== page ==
FDA Prepares for a Golden Age in Gene Therapy


    Last week the Commissioner of the Food and Drug Adminstration (FDA), Scott Gottlieb, announced that he expects to see 40 new gene therapies approved by 2022. This comes from a recent MIT report which predicts cures in diseases like blindness, sickle cell anemia and hemophilia within 10 years. Gottlieb wants to push the agency to come up with six new guidance documents to help with development, manufacturing and approval process of gene therapies. Many of the guidance documents from the FDA currently being followed by biotech companies, such as our own, are already outdated and require re-thinking.

    The optimism of the FDA comes on the back of three recently approved gene therapy products (also mentioned in my previous blogs): Novartis’ Kymriah, a Car-T cell therapy for acute lymphoblastic leukemia (ALL), Gilead’s Yescarta, a Car-T cell therapy for adult B-cell lymphoma and Spark’s Luxturna, an AAV therapy for the treatment of a retinal disease resulting in blindness.

    Gottlieb stated that in contrast to traditional small molecule drug development, where most of the FDA review process is focussed on the clinical trials and relatively little is needed for developing the chemical product, gene therapy requires the opposite approach where a substantial amount of resources are needed to establish the gene therapy production process and less is needed to establish early clinical efficacy in a small number of patients. Part of the reason stems from the fact that gene therapy has so far been targeted to small patient populations with rare genetic disorders. However, with more than 7,000 different rare diseases that affect the country, tens of thousands of people could benefit from gene therapy.

    In a statement at Alliance for Regenerative Medicine’s Annual Board Meeting, Gottlieb detailed two aspects that need to be addressed if gene therapy is to see success in commercialization.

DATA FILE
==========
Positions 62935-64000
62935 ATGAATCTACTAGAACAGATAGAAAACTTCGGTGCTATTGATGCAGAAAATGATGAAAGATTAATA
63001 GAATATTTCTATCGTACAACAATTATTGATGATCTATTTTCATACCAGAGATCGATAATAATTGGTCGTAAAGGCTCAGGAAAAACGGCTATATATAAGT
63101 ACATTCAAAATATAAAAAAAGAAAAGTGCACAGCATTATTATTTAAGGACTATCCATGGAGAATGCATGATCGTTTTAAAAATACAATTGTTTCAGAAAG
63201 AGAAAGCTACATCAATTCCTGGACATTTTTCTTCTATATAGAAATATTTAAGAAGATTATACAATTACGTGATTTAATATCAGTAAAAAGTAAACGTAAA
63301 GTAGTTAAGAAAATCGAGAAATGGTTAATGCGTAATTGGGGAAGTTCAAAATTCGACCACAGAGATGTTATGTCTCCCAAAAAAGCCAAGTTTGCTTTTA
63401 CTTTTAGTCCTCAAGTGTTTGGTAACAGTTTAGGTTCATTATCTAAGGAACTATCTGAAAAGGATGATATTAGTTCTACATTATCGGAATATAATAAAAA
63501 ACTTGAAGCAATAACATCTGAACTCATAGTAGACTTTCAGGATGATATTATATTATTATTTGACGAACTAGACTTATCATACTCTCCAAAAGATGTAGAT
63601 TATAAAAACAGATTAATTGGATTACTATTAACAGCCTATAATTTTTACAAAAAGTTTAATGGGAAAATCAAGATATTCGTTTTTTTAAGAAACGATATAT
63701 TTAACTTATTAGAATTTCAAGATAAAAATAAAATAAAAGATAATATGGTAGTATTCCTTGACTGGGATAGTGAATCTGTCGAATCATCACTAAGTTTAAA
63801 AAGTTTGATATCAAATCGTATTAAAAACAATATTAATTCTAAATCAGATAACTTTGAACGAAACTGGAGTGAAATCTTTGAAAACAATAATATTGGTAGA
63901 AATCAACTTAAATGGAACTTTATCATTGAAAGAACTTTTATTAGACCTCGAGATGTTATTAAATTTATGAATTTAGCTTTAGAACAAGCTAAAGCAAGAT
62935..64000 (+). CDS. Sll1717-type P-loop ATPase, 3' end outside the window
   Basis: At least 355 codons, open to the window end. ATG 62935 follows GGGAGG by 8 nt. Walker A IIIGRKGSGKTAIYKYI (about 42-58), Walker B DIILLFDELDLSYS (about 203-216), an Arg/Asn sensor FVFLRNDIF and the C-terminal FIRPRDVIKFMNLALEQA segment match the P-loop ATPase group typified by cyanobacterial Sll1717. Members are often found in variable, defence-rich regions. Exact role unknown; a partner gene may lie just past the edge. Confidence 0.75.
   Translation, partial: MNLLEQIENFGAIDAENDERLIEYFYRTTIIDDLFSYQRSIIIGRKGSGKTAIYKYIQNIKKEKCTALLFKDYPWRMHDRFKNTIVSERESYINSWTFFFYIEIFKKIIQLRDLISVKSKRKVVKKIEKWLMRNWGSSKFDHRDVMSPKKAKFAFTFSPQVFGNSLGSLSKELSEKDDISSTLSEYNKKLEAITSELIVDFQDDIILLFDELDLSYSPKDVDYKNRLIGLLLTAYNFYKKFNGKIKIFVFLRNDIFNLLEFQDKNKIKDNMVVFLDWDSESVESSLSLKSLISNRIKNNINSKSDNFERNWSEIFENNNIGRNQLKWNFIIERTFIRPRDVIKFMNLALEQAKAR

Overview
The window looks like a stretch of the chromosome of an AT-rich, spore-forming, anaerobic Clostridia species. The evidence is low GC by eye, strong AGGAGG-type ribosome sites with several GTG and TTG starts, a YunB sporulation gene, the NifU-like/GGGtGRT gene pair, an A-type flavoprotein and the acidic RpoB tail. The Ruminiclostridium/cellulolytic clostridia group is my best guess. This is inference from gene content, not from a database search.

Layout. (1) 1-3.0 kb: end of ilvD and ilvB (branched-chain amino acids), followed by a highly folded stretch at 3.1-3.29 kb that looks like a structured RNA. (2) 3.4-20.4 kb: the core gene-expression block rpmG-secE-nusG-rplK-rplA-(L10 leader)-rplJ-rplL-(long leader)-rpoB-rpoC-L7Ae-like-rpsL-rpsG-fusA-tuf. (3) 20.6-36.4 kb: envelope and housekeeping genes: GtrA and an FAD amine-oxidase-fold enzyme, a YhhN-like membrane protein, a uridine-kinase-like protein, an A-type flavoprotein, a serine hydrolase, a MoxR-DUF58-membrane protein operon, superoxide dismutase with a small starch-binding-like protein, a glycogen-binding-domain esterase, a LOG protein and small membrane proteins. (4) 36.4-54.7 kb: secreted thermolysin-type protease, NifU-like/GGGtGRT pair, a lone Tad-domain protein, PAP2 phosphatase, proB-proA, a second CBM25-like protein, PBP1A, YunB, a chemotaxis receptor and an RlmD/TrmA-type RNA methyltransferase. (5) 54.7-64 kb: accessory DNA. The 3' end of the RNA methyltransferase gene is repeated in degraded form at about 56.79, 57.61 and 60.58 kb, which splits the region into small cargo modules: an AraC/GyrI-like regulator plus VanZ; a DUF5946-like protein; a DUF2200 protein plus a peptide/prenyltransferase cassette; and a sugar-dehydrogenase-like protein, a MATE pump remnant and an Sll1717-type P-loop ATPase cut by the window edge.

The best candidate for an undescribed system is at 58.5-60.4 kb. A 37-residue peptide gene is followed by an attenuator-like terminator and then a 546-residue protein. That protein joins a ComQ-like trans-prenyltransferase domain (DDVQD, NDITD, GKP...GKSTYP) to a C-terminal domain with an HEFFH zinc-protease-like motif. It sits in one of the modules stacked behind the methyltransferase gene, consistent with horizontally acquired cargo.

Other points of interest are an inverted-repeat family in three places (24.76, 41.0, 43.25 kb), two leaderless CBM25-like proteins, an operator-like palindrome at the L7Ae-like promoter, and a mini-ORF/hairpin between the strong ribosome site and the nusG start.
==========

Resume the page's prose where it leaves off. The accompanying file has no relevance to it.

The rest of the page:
(1) The gene therapy vector production process must be standardized through “continuous manufacturing”. Otherwise the current processes in place for making lentivirus and AAV will be too inefficient and will depend too heavily on academic laboratories. With improved financing in the coming years, it is hoped more of the smaller biotech companies can shift production reliance towards more established CROs.

    (2) The manufacturing paradigm of developing gene therapies must be restructured. It is often difficult for biotech companies to guide a gene therapy product from an early stage pilot process in the laboratory to a later stage clinical trial process that is used for commercialization.
    Technical advances will be needed to help scale up capabilities of companies to generate viruses from the laboratory level (which is non-GLP and non-GMP) to the clinical level (which requires GMP quality products).

    Gottlieb also announced that he expects to accept more uncertain gene and cell therapies through the FDA’s new accelerated approval pathway called Regenerative Medicine Advanced Therapy (RMAT) designation. RMAT was opened up under the 21st Century Cures Act as part of the FDA’s initiative to speed up reviews for both cell and gene therapy products intended to treat life threatening conditions. At the end of April this year there had already been 62 RMAT designations.

    With the closing of last week’s BIO 2018 convention, (one of the biggest annual deal-making conventions of the biotech business), the industry has been set ablaze by optimism for gene therapy developments. Can gene therapy do to rare genetic diseases what immunotherapy and antibody drugs did for cancer therapy and other common disorders? One can only wait to see what happens once the hubris settles.



    MIT Report: https://newdigs.mit.edu/sites/default/files/FoCUS_Research_Brief_2017F211v011.pdf



    Alliance Speech: https://www.fda.gov/NewsEvents/Speeches/ucm608445.htm

    RMAT: https://www.raps.org/news-and-articles/news-articles/2018/2/rmat-vs-breakthrough-vs-fast-track-companies-se